Fourth, the new normal of internet research is also one of identifiability. From the technical infrastructure to the norms of social media (e.g., the norm of sharing), individuals are intentionally and unintentionally contributing to the sharing and use of data across users, platforms, venues, and domains. Within this framework, we are seeing an increase in non-consensual access to data. Data streams are complex, intermingled, and always in flux, and it is, in IRB lingo, becoming impracticable to seek and/or give consent in this environment (think big data, of course). From these streams, and from these diverse data, we can extrapolate theories, patterns, and correlations to individuals and communities. We, individually and collectively, are identifiable by our data streams, hence the targeted ads, newsfeed content, recommendations, and so on, that determine our online experiences. Our online experiences could be very different, and to this end, researchers are studying the ethics of algorithms very closely now. But, the days of anonymous FTP (file transfer protocol) do seem a thing of the past. Anonymous data is simply not valuable in the new normal of internet research.
The Facebook study also demonstrates the importance of reconsidering group harms, secondary subjects, and research bystanders—the internet of today is not about the individual as much as it is about patterns, groups, connections, relationships, and systems of actors and networks. Within this complex nexus, the notion of consent is changing, as is the notion of “minimal risk.” Our every day realities now include the risks of data manipulation, data sharing, aggregation, and others. Our consent is more often implicit, and that long-standing notion of practicability is ever more important.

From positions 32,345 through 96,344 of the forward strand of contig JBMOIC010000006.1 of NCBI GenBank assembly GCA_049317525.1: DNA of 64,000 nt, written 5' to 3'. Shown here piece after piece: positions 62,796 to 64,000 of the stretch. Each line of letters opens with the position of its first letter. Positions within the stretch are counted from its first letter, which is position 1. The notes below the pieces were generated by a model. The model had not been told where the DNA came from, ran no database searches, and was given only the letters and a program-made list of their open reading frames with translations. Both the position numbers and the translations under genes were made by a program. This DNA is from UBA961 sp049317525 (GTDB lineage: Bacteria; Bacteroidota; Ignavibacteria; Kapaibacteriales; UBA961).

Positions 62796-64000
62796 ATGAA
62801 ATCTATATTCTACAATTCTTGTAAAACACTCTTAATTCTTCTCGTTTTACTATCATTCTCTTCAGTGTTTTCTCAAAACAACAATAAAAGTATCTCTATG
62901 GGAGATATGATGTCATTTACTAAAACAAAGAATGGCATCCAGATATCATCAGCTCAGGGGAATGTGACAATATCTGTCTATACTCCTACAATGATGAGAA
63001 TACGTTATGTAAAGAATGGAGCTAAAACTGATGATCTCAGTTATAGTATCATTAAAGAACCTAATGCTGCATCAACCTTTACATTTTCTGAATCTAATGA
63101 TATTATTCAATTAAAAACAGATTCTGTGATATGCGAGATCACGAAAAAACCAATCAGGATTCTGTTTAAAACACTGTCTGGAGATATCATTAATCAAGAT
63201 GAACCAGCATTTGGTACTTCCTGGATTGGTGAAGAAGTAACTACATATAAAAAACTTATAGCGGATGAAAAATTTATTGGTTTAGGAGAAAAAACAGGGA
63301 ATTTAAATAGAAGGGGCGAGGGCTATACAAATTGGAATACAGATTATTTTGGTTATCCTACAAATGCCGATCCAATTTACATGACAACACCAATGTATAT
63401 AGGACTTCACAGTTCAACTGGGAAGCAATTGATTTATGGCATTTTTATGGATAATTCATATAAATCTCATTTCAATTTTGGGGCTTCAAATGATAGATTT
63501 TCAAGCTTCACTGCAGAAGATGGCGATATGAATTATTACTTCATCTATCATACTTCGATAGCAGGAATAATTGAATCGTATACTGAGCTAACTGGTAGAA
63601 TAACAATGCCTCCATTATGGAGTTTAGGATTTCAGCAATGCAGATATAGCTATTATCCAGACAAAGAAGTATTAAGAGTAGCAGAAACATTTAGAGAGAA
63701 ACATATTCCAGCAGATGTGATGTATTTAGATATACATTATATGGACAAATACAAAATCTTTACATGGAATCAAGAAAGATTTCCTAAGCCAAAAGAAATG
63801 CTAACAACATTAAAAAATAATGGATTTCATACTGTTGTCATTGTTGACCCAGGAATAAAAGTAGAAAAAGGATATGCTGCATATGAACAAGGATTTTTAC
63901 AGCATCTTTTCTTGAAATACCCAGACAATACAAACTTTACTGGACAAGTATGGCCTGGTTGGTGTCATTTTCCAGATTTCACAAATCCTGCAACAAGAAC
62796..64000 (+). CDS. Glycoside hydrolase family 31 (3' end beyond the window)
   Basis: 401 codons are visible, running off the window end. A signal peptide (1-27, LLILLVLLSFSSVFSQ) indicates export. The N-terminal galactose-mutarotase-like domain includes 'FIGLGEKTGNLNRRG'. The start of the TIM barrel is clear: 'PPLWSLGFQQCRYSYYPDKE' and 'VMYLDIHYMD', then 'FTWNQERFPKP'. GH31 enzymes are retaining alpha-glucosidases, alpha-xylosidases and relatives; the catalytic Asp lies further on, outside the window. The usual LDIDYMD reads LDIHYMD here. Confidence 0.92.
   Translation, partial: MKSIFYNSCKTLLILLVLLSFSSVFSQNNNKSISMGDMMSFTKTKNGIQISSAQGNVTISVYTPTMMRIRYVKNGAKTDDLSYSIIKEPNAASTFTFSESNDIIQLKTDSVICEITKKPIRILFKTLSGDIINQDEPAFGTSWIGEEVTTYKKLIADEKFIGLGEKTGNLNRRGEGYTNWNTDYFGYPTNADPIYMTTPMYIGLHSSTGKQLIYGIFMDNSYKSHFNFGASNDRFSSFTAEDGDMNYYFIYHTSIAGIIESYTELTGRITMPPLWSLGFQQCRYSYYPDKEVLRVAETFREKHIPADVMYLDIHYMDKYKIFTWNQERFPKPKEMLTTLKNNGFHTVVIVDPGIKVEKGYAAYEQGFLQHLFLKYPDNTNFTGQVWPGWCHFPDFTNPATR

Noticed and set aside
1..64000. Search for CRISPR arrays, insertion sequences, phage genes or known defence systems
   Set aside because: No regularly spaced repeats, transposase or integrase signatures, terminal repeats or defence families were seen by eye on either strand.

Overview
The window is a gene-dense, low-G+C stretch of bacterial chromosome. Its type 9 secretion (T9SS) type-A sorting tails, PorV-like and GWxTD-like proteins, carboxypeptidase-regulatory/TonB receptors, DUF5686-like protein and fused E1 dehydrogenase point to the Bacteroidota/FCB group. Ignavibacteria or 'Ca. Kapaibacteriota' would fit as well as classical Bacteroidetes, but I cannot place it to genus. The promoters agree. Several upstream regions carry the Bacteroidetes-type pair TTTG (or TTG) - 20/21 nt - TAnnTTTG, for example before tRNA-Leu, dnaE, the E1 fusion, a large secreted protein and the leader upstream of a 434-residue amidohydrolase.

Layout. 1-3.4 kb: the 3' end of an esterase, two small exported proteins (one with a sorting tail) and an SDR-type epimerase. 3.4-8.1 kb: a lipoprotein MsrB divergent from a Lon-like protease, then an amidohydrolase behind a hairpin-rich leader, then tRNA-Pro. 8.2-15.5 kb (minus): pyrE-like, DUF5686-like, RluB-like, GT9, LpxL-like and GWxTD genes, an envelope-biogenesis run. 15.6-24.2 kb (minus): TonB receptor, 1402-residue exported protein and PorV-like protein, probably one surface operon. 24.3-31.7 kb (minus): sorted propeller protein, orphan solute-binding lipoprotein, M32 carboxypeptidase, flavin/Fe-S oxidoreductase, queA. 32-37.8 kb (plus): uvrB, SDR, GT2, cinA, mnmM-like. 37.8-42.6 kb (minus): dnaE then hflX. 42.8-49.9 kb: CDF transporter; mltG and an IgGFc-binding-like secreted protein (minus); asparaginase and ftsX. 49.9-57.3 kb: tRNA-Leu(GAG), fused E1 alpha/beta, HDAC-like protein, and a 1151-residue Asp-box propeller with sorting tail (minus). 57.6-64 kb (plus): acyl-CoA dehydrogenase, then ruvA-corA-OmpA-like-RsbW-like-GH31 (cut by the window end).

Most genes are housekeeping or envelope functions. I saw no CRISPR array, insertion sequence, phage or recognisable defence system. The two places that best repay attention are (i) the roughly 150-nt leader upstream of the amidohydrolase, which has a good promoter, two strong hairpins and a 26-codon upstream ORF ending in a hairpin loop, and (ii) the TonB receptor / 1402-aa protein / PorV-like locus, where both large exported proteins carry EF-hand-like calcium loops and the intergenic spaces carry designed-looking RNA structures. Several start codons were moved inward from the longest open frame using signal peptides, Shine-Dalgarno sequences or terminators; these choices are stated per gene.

In this nexus, we are finding a space for communication between and among researchers of all walks. But, once again, I am brought back to a most fundamental question in research: “What does the research subject get out of it?”
Where do we, the collective research community, go from here? What do the feds think about this? Facebook issued new research guidelines, but are they enough? Would a joint statement from the Federal Trade Commission and the Office for Human Research Protections be useful? What does this case, and the collision of customers and subjects, mean to them? As we academics scurry for special issues and conference panels on the implications of the contagion study, does anyone else, including industry researchers and the subjects of their research, want to weigh in?
Or, will this be simply cast to the cannons of internet research ethics lore? I know that I, for one, am eager to continue the conversation that this study started.
This post originally appeared on Primer’s Ampersand on 22 October 2014. It is republished here with the author’s permission.